Genetic evidence suggests that indole-3-butyric acid (IBA) is converted to the active auxin indole-3-acetic acid (IAA) by removal of two side-chain methylene units in a process similar to fatty acid β-oxidation. Previous studies implicate peroxisomes as the site of IBA metabolism, although the enzymes that act in this process are still being identified. Here, we describe two IB A- r esponse mutants, ibr1 and ibr10 . Like the previously described ibr3 mutant, which disrupts a putative peroxisomal acyl-CoA oxidase/dehydrogenase, ibr1 and ibr10 display normal IAA responses and defective IBA responses. These defects include reduced root elongation inhibition, decreased lateral root initiation, and reduced IBA-responsive gene expression. However, peroxisomal energy-generating pathways necessary during early seedling development are unaffected in the mutants. Positional cloning of the genes responsible for the mutant defects reveals that IBR1 encodes a member of the short-chain dehydrogenase/reductase family and that IBR10 resembles enoyl-CoA hydratases/isomerases. Both enzymes contain C-terminal peroxisomal-targeting signals, consistent with IBA metabolism occurring in peroxisomes. We present a model in which IBR3, IBR10, and IBR1 may act sequentially in peroxisomal IBA β-oxidation to IAA. Footnotes ↵ 2 Present address: University of California, San Francisco, CA 94158. Communicating editor: D. V oytas Received April 17, 2008. Accepted July 8, 2008. Copyright © 2008 by the Genetics Society of America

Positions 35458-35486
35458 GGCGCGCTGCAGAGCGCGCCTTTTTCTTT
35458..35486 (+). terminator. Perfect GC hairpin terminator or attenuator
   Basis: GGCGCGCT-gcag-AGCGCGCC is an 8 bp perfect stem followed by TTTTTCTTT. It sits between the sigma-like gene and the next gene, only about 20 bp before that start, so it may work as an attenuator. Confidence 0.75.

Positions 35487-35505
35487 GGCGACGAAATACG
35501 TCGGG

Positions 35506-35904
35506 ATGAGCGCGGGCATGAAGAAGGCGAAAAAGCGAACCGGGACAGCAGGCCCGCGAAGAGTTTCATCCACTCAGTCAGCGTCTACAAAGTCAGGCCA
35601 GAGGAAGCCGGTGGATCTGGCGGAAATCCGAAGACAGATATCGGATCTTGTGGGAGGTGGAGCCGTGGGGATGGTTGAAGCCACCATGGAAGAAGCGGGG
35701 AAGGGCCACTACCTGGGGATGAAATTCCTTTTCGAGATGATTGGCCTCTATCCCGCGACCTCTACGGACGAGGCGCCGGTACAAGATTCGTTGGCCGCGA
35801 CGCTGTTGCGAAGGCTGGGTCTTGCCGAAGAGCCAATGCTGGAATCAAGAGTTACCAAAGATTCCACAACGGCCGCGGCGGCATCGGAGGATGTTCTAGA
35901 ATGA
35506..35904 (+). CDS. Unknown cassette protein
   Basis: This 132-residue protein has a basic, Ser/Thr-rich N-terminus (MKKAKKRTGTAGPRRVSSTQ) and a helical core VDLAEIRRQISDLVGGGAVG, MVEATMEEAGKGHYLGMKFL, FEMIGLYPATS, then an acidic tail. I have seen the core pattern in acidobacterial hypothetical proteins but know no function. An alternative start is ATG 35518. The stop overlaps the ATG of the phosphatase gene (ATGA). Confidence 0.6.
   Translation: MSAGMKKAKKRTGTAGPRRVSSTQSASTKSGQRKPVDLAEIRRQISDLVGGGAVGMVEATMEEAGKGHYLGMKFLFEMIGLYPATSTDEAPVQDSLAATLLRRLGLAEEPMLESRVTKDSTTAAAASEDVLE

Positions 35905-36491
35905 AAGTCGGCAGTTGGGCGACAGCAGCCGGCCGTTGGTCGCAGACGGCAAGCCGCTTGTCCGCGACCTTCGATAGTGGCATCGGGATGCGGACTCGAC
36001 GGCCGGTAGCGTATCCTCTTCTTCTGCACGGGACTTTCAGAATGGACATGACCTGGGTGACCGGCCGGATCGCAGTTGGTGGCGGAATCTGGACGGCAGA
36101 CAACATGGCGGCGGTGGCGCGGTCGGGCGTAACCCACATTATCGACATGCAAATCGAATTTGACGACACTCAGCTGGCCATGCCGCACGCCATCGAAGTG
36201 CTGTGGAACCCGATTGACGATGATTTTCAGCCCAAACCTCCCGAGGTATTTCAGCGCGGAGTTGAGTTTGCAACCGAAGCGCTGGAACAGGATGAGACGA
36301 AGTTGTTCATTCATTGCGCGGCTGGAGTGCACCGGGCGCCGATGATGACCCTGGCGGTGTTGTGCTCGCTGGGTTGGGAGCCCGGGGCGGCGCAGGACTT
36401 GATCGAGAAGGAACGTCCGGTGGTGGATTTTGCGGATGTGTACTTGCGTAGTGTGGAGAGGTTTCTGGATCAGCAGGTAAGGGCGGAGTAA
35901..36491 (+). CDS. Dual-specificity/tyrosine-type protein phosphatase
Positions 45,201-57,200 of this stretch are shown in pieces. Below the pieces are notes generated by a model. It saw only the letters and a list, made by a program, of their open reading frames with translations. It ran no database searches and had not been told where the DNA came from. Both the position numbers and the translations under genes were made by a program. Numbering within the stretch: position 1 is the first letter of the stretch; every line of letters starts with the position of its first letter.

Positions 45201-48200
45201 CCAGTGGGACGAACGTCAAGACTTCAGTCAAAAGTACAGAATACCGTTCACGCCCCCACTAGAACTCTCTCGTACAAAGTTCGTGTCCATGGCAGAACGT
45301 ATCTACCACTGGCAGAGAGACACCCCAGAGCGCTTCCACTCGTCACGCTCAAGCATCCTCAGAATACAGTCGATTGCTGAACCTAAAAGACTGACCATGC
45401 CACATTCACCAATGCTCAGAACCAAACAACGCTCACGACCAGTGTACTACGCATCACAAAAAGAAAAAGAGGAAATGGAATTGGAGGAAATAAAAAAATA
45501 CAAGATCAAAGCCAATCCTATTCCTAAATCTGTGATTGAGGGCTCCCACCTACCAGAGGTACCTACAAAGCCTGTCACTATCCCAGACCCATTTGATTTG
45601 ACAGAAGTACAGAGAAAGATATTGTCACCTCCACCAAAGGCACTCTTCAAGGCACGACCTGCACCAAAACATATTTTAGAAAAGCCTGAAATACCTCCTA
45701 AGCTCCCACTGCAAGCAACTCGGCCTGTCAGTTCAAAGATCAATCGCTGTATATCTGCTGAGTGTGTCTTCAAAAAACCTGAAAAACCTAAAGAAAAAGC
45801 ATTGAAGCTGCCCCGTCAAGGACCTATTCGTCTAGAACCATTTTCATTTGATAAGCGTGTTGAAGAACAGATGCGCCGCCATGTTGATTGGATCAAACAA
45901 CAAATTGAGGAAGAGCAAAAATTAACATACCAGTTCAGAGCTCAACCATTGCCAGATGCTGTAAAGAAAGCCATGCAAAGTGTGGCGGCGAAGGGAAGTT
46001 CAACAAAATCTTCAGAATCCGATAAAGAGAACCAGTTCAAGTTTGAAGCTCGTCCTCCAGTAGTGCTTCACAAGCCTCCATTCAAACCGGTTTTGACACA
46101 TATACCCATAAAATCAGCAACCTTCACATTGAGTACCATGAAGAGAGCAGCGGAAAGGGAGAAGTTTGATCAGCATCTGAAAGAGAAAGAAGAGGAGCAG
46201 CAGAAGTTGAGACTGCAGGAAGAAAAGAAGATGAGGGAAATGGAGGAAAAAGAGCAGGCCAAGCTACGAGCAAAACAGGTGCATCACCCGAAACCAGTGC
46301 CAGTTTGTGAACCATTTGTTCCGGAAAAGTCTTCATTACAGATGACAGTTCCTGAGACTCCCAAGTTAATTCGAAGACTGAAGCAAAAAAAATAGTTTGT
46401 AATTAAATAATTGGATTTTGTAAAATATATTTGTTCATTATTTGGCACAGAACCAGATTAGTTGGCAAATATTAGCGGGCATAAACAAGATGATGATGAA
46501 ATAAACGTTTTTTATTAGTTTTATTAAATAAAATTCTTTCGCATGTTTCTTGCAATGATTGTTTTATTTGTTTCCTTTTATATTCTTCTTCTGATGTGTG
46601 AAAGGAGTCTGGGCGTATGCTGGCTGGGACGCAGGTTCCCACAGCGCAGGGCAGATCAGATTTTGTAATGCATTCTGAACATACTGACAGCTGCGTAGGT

Genetics – Genetics Society of America
Published: Sep 1, 2008
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